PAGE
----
Whether a litigant’s right to conduct informal ex parte interviews with fact witnesses extends to the plaintiffs’ treating physicians, given the confidentiality provisions of the Health Insurance Portability and Accountability Act of 1996 (HIPAA), is a question of considerable practical importance. This question has recently received a positive answer from the Kentucky Supreme Court in Caldwell v. Chauvin, — S.W.3d —-, 2015 WL 3653447, (Ky. 2015), after “percolating through state courts, federal district courts, and academic circles for a decade.” Id. at *5.

HIPAA regulations, issued by the Secretary of Health and Human Services, prohibit disclosure of any information that –

(1)   Is created or received by a health care provider, health plan, public health authority, employer, life insurer, school or university, or health care clearinghouse; and

(2)   Relates to the past, present, or future physical or mental health or condition of an individual; the provision of health care to an individual; or the past, present, or future payment for the provision of health care to an individual.

45 C.F.R. § 160.103.

This prohibition is subject to the litigation exception that permits disclosure of protected information “in the course of any judicial or administrative proceeding.” 45 C.F.R. § 164.512(e)(1).

The plaintiff argued that this exception does not permit an informal ex parte discovery because such discovery does not take place “in the course of any judicial or administrative proceeding.” This argument was supported by the Missouri Supreme Court’s decision in State ex rel. Proctor v. Messina, 320 S.W.3d 145, 156-57 (Mo. 2010) (en banc), which explained that the litigation exception only applies to proceedings that take place “under the supervisory authority of the court either through discovery or through other formal court procedures” and ruled that HIPAA proscribes informal ex parte communications. This ruling did not help the plaintiff, however, because the court also decided that Missouri courts are not authorized to issue formal orders directed to nonparties.

The defendants, for their part, relied on the New York Court of Appeal decision in Arons v. Jutkowitz, 880 N.E.2d 831, 842 (N.Y. 2007), followed by the Michigan Supreme Court in Holman v. Rasak, 785 N.W.2d 98, 105–08 (Mich. 2010). According to that decision, informal interviews fall under the litigation exception provision that permits discovery not only “in response to a subpoena [and a formal] discovery request” but also by “other lawful process.” 45 C.F.R. § 164.512(e)(1)(i)-(ii). Hence, informal ex parte interviews with the plaintiff’s doctors can proceed when the defendant gives the plaintiff the requisite privacy-protecting assurances pursuant to the litigation exception. These assurances include reasonable efforts to secure a qualified protective court order that will prevent further use of the plaintiff’s medical information. Because the plaintiff waived the physician-patient privilege when he sued the defendants for medical malpractice, he can claim no confidentiality rights beyond these statutory assurances.

The Kentucky Supreme Court decided that the New York and Michigan precedents interpret “other lawful process” too broadly. The Court ruled that this expression refers to a recognized legal process and that “ex parte interviews do not fall within this strict definition.” The Court, however, also ruled that a trial court can issue an order allowing defendants to carry out an informal interview with the plaintiff’s doctors, given that “litigants have historically been permitted to conduct ex parte interviews with fact witnesses.” Id. at *1. This interpretation of the litigation exception, the Court explained, is “consistent with our reliance on trial courts as gatekeepers of discovery—even informal discovery, when appropriate.” Id. at *9. Hence, contrary to the plaintiff’s argument, “HIPAA does not prohibit ex parte interviews, but its strictures do regulate disclosure of protected health information during their course. … HIPAA’s procedural prerequisites to disclosure of protected health information may only be satisfied by order of a court or administrative tribunal.”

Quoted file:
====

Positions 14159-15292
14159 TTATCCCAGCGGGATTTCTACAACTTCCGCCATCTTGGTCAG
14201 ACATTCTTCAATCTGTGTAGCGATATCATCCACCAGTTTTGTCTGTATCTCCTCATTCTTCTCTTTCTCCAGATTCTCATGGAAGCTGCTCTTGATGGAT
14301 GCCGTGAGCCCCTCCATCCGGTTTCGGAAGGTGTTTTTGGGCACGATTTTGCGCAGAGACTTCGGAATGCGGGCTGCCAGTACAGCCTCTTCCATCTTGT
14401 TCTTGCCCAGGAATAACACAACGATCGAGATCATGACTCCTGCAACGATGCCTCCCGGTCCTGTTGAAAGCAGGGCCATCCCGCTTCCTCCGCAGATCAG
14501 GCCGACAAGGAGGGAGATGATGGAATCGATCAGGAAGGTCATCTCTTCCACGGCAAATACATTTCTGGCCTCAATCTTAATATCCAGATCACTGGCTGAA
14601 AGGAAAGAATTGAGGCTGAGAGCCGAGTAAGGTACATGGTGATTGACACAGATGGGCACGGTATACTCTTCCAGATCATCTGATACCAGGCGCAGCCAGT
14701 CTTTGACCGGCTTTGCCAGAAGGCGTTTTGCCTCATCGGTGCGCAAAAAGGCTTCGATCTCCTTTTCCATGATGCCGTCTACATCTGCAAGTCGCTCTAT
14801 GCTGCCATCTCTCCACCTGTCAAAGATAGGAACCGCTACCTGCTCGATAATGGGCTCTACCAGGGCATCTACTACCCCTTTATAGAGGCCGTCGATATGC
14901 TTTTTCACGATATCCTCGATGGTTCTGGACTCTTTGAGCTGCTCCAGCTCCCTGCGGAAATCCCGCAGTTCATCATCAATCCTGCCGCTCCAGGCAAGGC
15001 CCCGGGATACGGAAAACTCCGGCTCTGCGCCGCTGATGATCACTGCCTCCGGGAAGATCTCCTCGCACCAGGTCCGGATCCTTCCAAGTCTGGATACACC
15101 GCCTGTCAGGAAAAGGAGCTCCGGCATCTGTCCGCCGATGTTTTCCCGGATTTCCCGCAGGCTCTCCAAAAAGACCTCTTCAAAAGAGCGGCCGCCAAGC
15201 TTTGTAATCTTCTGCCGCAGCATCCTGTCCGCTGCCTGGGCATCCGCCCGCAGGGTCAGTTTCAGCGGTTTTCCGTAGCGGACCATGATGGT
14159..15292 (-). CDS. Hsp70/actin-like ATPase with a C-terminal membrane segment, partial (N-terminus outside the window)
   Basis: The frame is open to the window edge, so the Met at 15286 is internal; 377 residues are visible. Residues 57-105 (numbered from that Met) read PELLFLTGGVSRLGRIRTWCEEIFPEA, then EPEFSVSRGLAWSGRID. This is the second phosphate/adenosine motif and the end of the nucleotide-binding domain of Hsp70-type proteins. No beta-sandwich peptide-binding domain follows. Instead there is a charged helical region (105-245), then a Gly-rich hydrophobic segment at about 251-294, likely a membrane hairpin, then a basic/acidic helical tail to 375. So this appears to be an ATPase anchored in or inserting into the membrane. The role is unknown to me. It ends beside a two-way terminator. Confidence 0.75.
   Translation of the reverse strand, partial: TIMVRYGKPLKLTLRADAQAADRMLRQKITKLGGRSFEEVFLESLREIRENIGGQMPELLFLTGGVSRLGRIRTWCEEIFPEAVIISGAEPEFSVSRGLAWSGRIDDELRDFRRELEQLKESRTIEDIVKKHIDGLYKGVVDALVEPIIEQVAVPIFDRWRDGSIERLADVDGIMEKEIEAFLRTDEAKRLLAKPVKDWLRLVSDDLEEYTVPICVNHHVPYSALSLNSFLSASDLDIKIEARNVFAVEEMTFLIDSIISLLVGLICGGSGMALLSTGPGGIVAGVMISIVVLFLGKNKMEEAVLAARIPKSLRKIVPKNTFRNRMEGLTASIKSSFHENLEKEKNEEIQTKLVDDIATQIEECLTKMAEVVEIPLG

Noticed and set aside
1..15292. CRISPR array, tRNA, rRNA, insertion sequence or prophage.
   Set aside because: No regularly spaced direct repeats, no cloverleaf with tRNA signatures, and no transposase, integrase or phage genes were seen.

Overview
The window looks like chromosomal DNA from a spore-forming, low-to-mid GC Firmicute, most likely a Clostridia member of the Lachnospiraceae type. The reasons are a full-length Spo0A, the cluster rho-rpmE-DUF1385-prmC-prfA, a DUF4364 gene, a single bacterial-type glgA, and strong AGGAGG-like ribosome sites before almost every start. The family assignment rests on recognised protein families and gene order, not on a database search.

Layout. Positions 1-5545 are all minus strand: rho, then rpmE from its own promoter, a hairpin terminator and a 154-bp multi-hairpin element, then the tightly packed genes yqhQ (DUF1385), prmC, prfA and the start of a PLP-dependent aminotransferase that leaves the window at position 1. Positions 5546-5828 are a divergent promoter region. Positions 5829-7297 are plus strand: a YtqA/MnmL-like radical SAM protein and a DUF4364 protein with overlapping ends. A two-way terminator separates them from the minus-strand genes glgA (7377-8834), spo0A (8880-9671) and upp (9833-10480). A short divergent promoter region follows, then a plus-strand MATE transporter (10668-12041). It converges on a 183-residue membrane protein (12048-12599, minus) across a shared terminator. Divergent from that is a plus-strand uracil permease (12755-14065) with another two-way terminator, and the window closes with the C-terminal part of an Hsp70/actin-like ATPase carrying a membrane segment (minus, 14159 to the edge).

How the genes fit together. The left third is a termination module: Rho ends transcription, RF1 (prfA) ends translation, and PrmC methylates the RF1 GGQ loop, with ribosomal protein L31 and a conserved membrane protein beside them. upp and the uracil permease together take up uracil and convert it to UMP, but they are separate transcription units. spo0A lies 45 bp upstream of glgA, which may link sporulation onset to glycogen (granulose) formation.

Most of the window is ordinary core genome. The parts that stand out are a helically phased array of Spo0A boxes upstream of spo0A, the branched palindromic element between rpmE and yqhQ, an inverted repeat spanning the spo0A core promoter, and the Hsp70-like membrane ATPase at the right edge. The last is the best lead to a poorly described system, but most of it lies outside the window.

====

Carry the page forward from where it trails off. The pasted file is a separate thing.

This interpretation of the HIPAA regulations effectively creates a qualified physician-patient privilege. Any disclosure of a patient’s medical information in connection with litigation can only take place pursuant to a court order. Courts should issue such orders only when the value of protected information, measured in terms of its contribution to factfinding, exceeds the harm to the patient’s privacy, and they also should protect the information against unnecessary disclosure. 45 C.F.R. § 164.512(e)(1)(i)-(ii).

The Court also explained that Kentucky law does not prohibit informal interviews with party-opponent witnesses and does not recognize a physician-patient privilege. This law consequently does not conflict with HIPAA, which obviated the need to consider HIPAA’s preemption provision. Furthermore, the Court ruled that the American Medical Association’s Code of Medical Ethics does not carry the force of law, and so the plaintiff cannot benefit from its strict confidentiality requirements.

This very well reasoned and well balanced decision was written by Kentucky’s Chief Justice, John D. Minton.

Understanding the Same-Specialty Requirement

Dubois v. Brantley, — S.E.2d — 2015 WL 4181840 (Ga. 2015)

In this case, the Supreme Court of Georgia imposed a limit on the “same specialty” requirement for experts testifying about whether the defendant complied with the applicable standard of medical care. The court below held that “a surgeon was not qualified as a matter of law … to give expert testimony about negligence in connection with a laparoscopic procedure to repair an umbilical hernia because he had not performed more than one laparoscopic procedure to repair an umbilical hernia in the last five years, notwithstanding that the surgeon had performed many other abdominal laparoscopic procedures during that time.” The Supreme Court decided that an expert witness’s and the defendant’s clinical experiences need not be completely identical, so long as they practice medicine in the same specialty and the expert shows “an appropriate level of knowledge” about the procedure in question. The expert’s experience with similar procedures would normally allow her to satisfy the “same specialty” requirement.